Game Review #070: Solar Flux (Nintendo Switch)

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Game Review #070: Solar Flux (Nintendo Switch)

Reviewer: John B.

Developer: Firebrand Games Publisher: Firebrand Games Category: Puzzle, Strategy Release Date: 12.11.18

Buy Solar Flux from the Nintendo eShop here.

From developer Firebrand Games comes Solar Flux, a deceptively simple physics-based puzzle game about using a donut-shaped spaceship to rekindle dying stars. It will test your strategic planning, critical thinking, and just a little bit of your dexterity with its touchscreen control scheme. It’s a finely designed game, with hours of content to last you a while.

Gravity is the Situation

The stars are slowly dying; and some are dying quickly. And some are overloading. It’s up to you and your trusty drone ship to save the day. Each level starts with your drone docked in a launcher; you aim the ship until it is aimed the way you want and release it. It will fire in a straight line until it is either drawn into orbit around a planet, you fire your thrusters to move its trajectory, or in some cases the star you are attempting to save will emit a pulse, pushing you back. It won’t change your direction immediately; the momentum of your ship will curve your trajectory for a while before you straighten out, so being able to anticipate the curve of your turn is a must. I had a hell of a time with it, myself.

The goal of each level is to collect the plasma orbs scattered around each level and fire them at the star you’re trying to save. If you fire an orb at another orb, they will combine and continue on the trajectory of the one you fired. Whenever you fire orbs into the star it emits a pulse, which knocks you off your path. Many puzzles are made easier by riding the pulses to save fuel. Most of the time the star has a set activity percentage and a corresponding number of orbs on the level to rekindle it. For example, a star with 70% left will have three orbs on the level, as each orb restores 10% to the star. Some stars decay during the level, and so have more orbs than you might use. You have to collect and deposit enough plasma orbs to get the star back to 100% before the counter reaches zero.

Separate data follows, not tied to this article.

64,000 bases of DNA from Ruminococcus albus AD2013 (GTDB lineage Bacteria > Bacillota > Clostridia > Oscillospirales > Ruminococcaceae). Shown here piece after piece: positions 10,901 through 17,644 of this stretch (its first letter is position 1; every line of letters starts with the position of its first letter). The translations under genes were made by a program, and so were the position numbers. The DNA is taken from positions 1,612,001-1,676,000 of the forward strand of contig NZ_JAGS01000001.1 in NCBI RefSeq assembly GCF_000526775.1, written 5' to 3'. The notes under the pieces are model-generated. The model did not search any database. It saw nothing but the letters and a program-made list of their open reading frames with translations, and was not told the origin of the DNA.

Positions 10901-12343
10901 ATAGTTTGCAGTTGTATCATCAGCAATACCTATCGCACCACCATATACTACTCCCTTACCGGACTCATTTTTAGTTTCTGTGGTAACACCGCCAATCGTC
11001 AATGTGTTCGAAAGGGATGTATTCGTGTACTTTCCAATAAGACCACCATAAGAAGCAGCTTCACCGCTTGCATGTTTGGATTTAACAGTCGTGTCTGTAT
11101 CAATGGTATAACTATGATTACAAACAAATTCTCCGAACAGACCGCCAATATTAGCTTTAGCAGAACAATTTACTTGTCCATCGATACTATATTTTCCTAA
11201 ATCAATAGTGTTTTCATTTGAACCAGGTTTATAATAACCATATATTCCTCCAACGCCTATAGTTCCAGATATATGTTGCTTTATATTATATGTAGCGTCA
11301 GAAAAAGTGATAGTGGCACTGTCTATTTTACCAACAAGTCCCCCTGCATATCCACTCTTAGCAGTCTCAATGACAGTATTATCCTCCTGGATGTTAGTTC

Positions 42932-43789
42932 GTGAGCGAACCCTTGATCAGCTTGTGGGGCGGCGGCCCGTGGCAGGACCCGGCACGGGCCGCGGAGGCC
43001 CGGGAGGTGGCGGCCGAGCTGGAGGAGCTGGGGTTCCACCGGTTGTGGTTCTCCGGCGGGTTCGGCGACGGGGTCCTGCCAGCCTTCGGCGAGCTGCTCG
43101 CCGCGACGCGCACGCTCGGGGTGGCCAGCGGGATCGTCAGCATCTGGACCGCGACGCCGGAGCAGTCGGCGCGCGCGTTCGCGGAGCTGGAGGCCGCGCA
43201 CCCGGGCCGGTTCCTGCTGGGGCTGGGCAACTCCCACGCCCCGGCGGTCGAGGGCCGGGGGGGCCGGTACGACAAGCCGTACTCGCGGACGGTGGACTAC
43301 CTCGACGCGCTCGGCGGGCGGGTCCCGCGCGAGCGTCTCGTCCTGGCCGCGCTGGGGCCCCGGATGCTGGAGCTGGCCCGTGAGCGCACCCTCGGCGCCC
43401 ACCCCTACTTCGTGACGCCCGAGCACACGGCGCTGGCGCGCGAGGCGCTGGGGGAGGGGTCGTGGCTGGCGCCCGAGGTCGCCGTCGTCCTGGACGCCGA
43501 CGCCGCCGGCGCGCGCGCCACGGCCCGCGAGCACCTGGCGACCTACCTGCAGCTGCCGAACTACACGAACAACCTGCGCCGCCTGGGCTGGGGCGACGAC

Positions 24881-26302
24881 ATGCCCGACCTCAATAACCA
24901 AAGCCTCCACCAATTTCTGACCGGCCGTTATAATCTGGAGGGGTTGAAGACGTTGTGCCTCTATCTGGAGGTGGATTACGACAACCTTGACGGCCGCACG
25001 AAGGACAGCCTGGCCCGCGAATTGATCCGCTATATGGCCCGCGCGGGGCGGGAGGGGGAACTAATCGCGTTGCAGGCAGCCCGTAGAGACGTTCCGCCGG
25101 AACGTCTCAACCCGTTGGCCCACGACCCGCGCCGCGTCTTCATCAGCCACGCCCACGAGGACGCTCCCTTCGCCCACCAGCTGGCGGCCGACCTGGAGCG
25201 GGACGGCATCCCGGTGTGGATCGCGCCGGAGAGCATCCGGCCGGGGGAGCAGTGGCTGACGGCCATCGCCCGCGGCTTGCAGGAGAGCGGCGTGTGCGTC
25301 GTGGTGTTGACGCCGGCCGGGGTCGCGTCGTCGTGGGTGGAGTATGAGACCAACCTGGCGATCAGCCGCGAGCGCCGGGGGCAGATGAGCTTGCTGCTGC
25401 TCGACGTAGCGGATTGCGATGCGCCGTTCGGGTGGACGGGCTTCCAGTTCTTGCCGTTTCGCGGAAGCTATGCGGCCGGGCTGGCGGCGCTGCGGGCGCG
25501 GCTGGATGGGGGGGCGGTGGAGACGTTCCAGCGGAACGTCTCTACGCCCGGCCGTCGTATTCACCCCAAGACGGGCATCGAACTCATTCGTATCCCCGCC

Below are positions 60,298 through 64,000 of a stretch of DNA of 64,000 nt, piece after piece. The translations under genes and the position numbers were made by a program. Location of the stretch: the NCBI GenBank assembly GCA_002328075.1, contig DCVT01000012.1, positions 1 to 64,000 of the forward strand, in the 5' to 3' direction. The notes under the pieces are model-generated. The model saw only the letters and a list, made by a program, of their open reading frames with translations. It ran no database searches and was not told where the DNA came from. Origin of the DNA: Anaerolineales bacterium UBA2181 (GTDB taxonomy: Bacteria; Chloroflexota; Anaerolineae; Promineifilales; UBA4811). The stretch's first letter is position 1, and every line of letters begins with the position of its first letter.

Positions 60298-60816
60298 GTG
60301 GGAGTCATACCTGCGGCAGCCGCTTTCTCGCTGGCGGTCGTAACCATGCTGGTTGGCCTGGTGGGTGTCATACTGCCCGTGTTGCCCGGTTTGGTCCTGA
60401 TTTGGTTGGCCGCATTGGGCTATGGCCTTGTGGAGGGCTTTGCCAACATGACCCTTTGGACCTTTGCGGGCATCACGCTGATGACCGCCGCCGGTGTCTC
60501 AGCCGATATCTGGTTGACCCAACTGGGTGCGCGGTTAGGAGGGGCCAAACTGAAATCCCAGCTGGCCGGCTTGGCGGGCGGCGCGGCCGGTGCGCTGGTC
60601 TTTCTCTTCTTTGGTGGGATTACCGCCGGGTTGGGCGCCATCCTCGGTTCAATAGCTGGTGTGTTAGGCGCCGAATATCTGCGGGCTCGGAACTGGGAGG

Fueled Up and Shielded

Solar Flux also features resource management aspects beyond plasma orbs. Your ship has a fuel gauge and heat shields that you have to ration and monitor, respectively. You use fuel whenever you fire your thrusters; run out and the level ends, even if you could still win based on where your trajectory carries you. Your heat shields deplete whenever you’re in the heat fields of the star. Taking refuge in the shadow of a planet or asteroid will replenish your shields, but don’t take too much time; some levels reward you based on how quickly you finish. If you run out of power for your shields, it’s game over.

Save Stars, Get Stars

Every level ends with a reward of one to three stars being awarded based on your performance. Each level judges you based on different criteria; some levels require you to have a certain level of fuel left (usually 100%) to get all three stars, some judge you based on the time it took you to finish, and some are based on the level of your shields. Obtaining enough stars opens up bonus levels, and is more generally just a point of pride. Manipulating the physics of the game was pretty hard (for me, anyway), and getting all three stars was like an acknowledgment that I wasn’t so dumb after all. You get one star just for finishing, but I don’t need your millennial participation pity trophy, man. I have my dignity. And one star.